Minister to amend crime compensation scheme after two victims win legal challenge

Planned changes to scheme will need Government approval, High Court told

The Minister for Justice has moved to amend a State scheme for compensating victims of violent crime after two men won test cases over being excluded from it on time grounds, the High Court has heard.

The separate challenges were taken by Philip Bowes, who was attacked and stabbed on December 27th, 2018 in the Dublin flats complex where he lives, and by Jason Dunphy, who was assaulted in Temple Bar, Dublin on April 26th, 2019. Both men suffered serious injuries in the attacks, carried out by individuals previously unknown to them.

They took proceedings against the Criminal Injuries Compensation Tribunal, the Minister and the State after the tribunal refused to consider their applications under the “scheme of compensation for personal injuries criminally inflicted” because they were brought outside approved time limits.

The applicants contended that the tribunal had unilaterally changed the terms of the scheme in April 2021 to introduce an absolute time limit of two years from the time of the injury for the making of an application. Prior to that, the scheme was operated in a way that allowed victims to apply within three months of the date of their injury, a period that could be extended in exceptional circumstances.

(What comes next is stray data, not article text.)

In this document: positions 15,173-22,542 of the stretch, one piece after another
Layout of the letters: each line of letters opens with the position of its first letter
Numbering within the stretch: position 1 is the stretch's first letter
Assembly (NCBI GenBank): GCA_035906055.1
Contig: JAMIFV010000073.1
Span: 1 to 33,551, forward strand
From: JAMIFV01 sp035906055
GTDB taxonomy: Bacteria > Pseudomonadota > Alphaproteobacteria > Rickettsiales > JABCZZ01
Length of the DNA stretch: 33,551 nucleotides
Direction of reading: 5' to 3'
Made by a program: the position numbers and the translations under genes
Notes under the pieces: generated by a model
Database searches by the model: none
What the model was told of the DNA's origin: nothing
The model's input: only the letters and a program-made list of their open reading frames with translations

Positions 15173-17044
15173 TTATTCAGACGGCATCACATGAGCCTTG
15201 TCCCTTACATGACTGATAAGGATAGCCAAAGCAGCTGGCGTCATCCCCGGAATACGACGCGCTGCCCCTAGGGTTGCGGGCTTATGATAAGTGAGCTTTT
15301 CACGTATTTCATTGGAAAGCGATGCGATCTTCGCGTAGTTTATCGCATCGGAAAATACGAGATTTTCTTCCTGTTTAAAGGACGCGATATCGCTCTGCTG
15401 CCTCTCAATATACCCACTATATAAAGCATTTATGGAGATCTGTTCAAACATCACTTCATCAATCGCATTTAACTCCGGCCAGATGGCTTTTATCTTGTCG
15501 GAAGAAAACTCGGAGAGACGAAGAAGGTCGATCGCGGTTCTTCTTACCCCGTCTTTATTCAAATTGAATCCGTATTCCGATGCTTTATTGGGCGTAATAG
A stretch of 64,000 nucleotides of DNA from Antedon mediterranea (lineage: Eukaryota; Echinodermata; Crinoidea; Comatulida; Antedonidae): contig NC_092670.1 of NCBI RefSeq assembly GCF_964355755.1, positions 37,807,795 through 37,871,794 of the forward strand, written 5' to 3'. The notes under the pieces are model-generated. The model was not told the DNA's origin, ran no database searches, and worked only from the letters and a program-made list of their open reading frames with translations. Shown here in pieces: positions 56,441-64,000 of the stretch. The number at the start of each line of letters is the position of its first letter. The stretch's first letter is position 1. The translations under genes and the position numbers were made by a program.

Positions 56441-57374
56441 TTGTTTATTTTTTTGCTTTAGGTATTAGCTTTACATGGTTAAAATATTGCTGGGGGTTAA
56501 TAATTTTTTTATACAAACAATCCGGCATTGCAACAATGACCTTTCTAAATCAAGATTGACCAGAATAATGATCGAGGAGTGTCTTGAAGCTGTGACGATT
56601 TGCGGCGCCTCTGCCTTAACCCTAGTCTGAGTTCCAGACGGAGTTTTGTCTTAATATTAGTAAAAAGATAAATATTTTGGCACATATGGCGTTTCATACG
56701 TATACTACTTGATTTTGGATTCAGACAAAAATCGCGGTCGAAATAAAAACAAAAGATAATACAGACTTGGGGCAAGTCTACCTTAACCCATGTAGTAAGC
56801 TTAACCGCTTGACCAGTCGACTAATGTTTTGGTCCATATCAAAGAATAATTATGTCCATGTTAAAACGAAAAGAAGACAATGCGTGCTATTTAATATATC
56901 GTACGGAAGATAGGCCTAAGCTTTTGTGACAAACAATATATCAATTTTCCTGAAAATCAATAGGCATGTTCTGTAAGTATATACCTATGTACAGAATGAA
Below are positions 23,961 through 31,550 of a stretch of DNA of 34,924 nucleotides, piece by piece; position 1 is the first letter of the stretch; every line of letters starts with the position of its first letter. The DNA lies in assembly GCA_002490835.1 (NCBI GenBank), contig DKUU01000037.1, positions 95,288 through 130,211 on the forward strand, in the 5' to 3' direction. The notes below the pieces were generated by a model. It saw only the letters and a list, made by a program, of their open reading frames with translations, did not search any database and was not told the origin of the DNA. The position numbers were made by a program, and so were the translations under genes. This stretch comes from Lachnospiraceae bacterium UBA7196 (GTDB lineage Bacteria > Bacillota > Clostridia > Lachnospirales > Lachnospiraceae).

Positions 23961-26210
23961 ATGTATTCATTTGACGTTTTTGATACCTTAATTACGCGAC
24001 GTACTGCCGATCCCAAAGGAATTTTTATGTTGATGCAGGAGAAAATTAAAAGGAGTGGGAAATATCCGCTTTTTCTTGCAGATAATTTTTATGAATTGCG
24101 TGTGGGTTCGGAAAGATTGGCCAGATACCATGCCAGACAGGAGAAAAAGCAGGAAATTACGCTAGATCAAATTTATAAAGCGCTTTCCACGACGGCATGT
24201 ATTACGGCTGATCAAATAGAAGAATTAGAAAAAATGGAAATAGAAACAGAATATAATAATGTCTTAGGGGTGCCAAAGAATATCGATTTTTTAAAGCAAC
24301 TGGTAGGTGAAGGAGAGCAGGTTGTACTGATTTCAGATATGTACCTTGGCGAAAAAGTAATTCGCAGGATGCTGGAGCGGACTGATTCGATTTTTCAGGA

The applicants argued that their exclusion breached their rights to natural justice and fair procedures.

In a judgment last month, Mr Justice David Holland found that the legal principles of effectiveness were breached due to the failure to include a transitional provision in the 2021 scheme that would allow potential applicants such as the two men to seek an extension of time on the basis of exceptional circumstances. That finding has implications for several similar cases brought over the time limits.

When the matter returned to court on Monday, the judge was told by Jim O’Callaghan SC, for the tribunal and State respondents, that the Minister would amend the scheme in light of the judgment. The amendments will need to be approved by Government but that is not expected to pose a difficulty, he said.

After counsel indicated the amendments could take some time, the judge told Michael Conlon SC, with barrister Paul O’Shea and Ian Whelan, instructed by Brian Burns of KBC Solicitors, for the applicants, that the matter could be relisted if the promised changes were taking too long.

Mary Carolan

Mary Carolan

Mary Carolan is the Legal Affairs Correspondent of the Irish Times